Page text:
Wilder’s books get a healthy reassessment
“There were no people” on the Minnesota prairie when Laura Ingalls Wilder’s family arrived in the late 19th century.
“There were no people,” Wilder wrote. “Only Indians lived there.”
That’s a line from “Little House on the Prairie,” published in 1935. Many years later, the line was rephrased, but as written, it’s as if the Ojibwe, Dakota, Osage and other indigenous people didn’t exist, other than to cause trouble for white settlers.
You may not have noticed it when you were a kid, but the “Little House” books are chock full of examples of biased language and insensitive attitudes about Native Americans and blacks. For that reason, a division of the American Library Association voted last week to remove Wilder’s name from its award for children’s literature.
Wilder was the first winner of the award in 1954, but times have changed and the library association has taken an important step to correct the record, and help readers rethink what they know about pioneer days on the Great Plains.
“The decision was made in consideration of the fact that Wilder’s legacy, as represented by her body of work, includes expressions of stereotypical attitudes inconsistent with (our) core values of inclusiveness, integrity and respect, and responsiveness,” the organization said. Having her name on the award was no longer “consistent with the intention of the award named for her.”
The organization emphatically said it’s not trying to “prohibit access to Wilder’s work or suppress discussion about them.” The books “are a product of her life, experience and perspective as an individual white woman of her era. Her works reflect mainstream, although certainly not universal, cultural attitudes toward indigenous people and people of color” during her era, “and during the era in which the award was established.”
The “Little House” books and Wilder’s family saga are a core part of Minnesota and Upper Midwest mythology. She was born just across the Mississippi River from the Wabasha area in 1867, and her family zigzagged across the Midwest during those pioneering years, with stops in the Lake City area, South Troy and Spring Valley.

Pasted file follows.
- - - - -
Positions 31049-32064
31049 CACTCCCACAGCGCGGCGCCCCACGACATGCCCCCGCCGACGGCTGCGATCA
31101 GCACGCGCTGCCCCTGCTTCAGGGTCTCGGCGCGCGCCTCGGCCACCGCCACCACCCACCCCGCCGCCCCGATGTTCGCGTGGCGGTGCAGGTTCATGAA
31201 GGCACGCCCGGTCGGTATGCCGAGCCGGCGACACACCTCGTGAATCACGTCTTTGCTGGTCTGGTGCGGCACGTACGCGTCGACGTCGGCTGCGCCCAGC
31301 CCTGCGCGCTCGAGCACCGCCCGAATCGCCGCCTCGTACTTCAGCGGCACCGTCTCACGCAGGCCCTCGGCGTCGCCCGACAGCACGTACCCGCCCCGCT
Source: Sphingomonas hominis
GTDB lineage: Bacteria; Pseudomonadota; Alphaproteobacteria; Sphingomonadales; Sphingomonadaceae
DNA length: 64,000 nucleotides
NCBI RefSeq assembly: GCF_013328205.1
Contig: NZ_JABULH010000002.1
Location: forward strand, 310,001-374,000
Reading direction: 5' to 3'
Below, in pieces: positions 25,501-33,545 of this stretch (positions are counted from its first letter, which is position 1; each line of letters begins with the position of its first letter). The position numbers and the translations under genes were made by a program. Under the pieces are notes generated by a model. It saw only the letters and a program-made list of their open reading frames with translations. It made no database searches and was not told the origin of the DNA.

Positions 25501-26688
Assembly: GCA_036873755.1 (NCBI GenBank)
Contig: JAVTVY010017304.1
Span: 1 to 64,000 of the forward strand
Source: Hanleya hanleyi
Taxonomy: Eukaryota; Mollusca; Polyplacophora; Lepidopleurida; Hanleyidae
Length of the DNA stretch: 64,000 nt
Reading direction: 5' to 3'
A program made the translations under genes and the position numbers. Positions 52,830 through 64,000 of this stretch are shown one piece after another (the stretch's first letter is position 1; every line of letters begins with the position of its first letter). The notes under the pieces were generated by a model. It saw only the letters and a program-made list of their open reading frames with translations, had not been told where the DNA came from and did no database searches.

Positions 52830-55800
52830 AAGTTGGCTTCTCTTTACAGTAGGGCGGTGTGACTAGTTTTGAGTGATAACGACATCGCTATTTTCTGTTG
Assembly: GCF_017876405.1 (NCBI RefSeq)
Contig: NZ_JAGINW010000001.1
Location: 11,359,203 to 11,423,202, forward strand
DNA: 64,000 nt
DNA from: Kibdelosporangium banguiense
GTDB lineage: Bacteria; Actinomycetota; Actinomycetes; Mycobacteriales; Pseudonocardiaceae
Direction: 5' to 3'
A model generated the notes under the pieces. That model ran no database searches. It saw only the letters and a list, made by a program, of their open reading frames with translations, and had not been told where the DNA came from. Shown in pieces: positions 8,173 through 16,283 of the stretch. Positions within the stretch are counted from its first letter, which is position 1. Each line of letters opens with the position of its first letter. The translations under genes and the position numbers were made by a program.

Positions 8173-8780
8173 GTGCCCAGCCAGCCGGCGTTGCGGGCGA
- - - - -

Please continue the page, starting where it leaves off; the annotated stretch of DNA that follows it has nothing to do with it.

After the “Little House” books came out, Minnesotans claimed her as part of our historical legacy, along the lines of Paul Bunyan and Ole and Lena. Spring Valley has a Wilder display at the local Methodist Church Museum, and U.S. Highway 14 is the Laura Ingalls Wilder Historical Highway. There’s a reconstruction of her family’s log cabin north of Pepin, Wisconsin.
But the past is always up for grabs and in need of reassessment. There’s no doubt that Wilder’s perspective on that era has a “reductive” approach to Native Americans, and to the manifest destiny of whites on what had been native lands.
One line that echoes hauntingly through the books is, “The only good Indian is a dead Indian.” Thus, it was time to remove her name from one of the top awards for children’s books.
That doesn’t mean parents and children should quit reading the “Little House” books, or that you should call the school district to get them out of the library. No one would claim they’re great literature like Mark Twain’s “Adventures of Huckleberry Finn,” but there’s value in the stories they tell of pioneer life. With good teachers and new introductions, they may have even more educational value than before. And Michael Landon will keep the franchise going forever on cable TV.
This episode is a reminder that it’s healthy to take a fresh look at the heroes and icons who are part of our culture, and reassess what they have to teach us. That’s not political correctness. As the Rochester Public Library says, that’s “growing in wisdom,” with the knowledge that no generation has a lock on wisdom.
Rochester Post Bulletin